Greg Eichelberger reviews 'Daddy's Home 2'

Greg Eichelberger
Staff Writer

Coming just a week after the debut of “A Bad Moms Christmas” this sequel is another part of the recent trend in dysfunctional family holiday movies.
Based on the tradition of of bad movies such as "I Love The Coopers," "Christmas Office Party" and "The Night Before," among others.
Ah, what would this time of the season be without another motion picture featuring fights, alcohol abuse by minors, mixed (and mixed-up) families, rude children and their psychological disorders, divorce, angry step-parents, sacrilegious sequences, serious physical and mental injury,
Happy Holidays and God Bless Us Everyone — that we will NEVER have to see another film like this — at least until NEXT Christmas!
Here, based on the first, "Daddy's Home" (from 2015) features intergenerational love, acceptance and different parenting styles, but “Daddy’s Home 2” slightly gets the edge in both comedy and interest. Which is like saying World War I was slightly better than the Second World War or that Ted Bundy was a bit nicer than John Wayne Gacy ...
The surreal and silly sequel tries to play off the somewhat still-appealing (but rapidly foundering) comic personas of stars Will Ferrell and Mark Wahlberg and their somewhat ridiculous chemistry. Ferrell ("The House") plays the wimpy, uncoordinated, idiotic Brad who marries Dusty's (Wahlberg, "Transformers: The Last Knight") ex-wife, Sara (Linda Cardellini, "The Founder") and sort of inherits her disinterested and genetically- indifferent children Dylan and Megan (oh, who cares who plays them at this point?!).
Co-writer and director Sean Anders ("Daddy's Home," "Horrible Bosses 2," "Dumb and Dumber, To") returns to helm the family comedy, While milquetoast sweetie stepdad Brad managed to exert his sensitive, leftist progressive influence on tough guy Dusty (Wahlberg), it’s a whole new ballgame when their respective fathers come to town.
Jon Lithgow ("The Accountant") is well-cast as Brad’s dad, Don, aka "Pop Pop," a chatty retired mailman with cookies in his pocket. Then there’s Dusty’s father, Kurt (Mel Gibson, Golden Globe-nominated director for "Hacksaw Ridge"), who goes by “El Padre” with the kids and is a womanizing, virulently macho former astronaut who keeps trying to give his granddaughter a shotgun for Christmas.
These are the only funny sequences of this picture — and the term 'funny"is used with terrific looseness.
With the addled dads around, these antics become frantic. The mania produced by four warring fathers, two mothers (Alessandra Ambrosio, "Daddy's Home," "Teenage Mutant Ninja Turtles: Out Of the Shadows" and plays Dusty's new wife, Karen, a world-famous novelist) and her ill-mannered, cell phone-obsessed brat never stops to fully run its course.
There’s plenty of chances for laughs here, though, but little comes of it. Brad is such a complete and utter moron (destroying a snowblower, the holiday decorations, a sled, himself) it's a wonder he is married, a father or has even survived at all.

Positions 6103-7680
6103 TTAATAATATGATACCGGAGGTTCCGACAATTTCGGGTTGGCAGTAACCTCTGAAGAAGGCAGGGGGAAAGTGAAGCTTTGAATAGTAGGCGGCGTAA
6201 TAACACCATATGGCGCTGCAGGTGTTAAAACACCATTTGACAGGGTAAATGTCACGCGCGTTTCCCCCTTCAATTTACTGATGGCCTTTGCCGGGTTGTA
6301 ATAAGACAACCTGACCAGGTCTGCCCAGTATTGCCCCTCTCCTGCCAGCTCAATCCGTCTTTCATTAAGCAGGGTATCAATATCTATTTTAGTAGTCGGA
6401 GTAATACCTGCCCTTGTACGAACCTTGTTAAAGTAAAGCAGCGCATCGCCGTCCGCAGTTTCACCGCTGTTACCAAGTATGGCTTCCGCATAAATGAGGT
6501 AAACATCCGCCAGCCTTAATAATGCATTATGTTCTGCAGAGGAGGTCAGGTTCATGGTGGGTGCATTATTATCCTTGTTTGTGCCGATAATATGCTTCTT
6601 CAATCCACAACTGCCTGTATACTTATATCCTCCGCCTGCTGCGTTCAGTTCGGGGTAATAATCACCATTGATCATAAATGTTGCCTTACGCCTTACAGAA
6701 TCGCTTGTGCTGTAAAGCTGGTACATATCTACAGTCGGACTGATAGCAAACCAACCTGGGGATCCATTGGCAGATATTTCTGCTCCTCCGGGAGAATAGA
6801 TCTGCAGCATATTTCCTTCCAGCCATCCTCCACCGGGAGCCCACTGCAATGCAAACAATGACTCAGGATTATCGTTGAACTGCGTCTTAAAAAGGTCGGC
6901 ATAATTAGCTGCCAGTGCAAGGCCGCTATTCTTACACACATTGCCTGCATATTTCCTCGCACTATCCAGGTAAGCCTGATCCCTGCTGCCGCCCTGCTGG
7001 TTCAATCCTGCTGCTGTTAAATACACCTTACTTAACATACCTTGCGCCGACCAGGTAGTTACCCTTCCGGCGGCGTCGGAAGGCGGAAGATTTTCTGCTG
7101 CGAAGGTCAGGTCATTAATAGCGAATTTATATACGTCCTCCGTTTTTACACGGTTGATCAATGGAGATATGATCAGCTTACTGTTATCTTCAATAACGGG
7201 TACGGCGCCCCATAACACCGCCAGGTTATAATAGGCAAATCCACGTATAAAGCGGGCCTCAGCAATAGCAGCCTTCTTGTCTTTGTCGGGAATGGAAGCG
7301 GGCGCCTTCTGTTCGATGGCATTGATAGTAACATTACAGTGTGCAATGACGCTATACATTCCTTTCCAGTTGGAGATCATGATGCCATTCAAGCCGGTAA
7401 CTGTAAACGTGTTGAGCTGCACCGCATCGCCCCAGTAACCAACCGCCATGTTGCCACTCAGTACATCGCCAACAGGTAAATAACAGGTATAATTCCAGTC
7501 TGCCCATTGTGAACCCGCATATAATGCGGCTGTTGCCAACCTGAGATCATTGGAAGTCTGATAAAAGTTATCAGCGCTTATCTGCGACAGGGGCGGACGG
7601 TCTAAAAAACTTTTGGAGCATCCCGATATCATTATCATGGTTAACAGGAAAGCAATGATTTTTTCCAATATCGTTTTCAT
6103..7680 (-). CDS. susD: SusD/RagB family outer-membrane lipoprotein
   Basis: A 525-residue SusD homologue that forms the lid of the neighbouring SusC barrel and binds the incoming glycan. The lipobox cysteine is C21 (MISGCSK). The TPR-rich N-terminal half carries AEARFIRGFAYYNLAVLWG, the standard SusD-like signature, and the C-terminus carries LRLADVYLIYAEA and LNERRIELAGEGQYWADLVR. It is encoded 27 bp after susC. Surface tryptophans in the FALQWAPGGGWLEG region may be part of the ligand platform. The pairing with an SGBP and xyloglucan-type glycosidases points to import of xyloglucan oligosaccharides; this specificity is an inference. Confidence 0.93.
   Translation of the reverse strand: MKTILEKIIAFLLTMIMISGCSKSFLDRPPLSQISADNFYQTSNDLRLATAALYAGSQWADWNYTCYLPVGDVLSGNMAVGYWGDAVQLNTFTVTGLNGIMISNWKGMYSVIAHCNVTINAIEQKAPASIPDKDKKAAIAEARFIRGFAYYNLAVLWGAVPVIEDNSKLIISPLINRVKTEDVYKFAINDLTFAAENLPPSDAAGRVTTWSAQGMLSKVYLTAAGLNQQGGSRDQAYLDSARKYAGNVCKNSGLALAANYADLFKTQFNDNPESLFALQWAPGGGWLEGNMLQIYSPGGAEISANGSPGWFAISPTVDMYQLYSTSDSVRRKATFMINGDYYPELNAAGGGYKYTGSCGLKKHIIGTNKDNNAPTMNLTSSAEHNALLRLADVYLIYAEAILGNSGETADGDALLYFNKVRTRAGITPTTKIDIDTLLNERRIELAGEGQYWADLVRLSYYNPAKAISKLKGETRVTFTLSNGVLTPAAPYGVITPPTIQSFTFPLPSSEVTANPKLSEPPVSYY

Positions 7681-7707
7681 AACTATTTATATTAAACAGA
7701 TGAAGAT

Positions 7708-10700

Meanwhile there's a running thermostat dad joke that would have been that much funnier with more time, but the film zips through jokes and plot points to fit them all in.
Lithgow’s character is conceived and performed with so many details that the producers believe he practically deserves a spinoff sitcom (maybe they could call it "Third Rock From the Sun," or something like that). He loves improv comedy and even kisses his son on the lips (what's new in today's films, however?).
The underbelly here is to celebrating softer male emotions and sensitivities, and Don is the representation of how that makes people around him feel warm and happy. That idea, of course, needs a foil, which is represented by the hilarious macho swagger of Kurt. The casting of Gibson is pretty good here, as well.
Of course, the conservative Kurt is the villain of the film, encouraging violence between the dads and aggressive sexuality on little Dylan, who has his first crush. He gives obviously egregiously bad advice, urging his grandson to kiss the girl he likes and “smack her on the caboose.”
But the film wants to have it both ways, playing it for laughs. The casual sexual harassment incites groans instead (Gibson’s background doesn’t help), while Brad lectures on the “friend zone” and manages to skip actually talking about consent (yawn).
Then we are treated to an appearance by former wrestler Jon Cena ("Trainwreck") as Karen's ex and the film concludes with a power outage and a full theater (unlike the preview I attended) and a takeoff on a Liam Neesom film.
“Daddy’s Home 2” has its highs and lows, but the lows far outnumber the real enjoyment. And while at times it feels like too many parents and their ridiculous problems (for instance, Sara is in constant competition with the kleptomaniac Karen), they eventually all learn to “co-dad,” in some kind of harmony. Grade: C-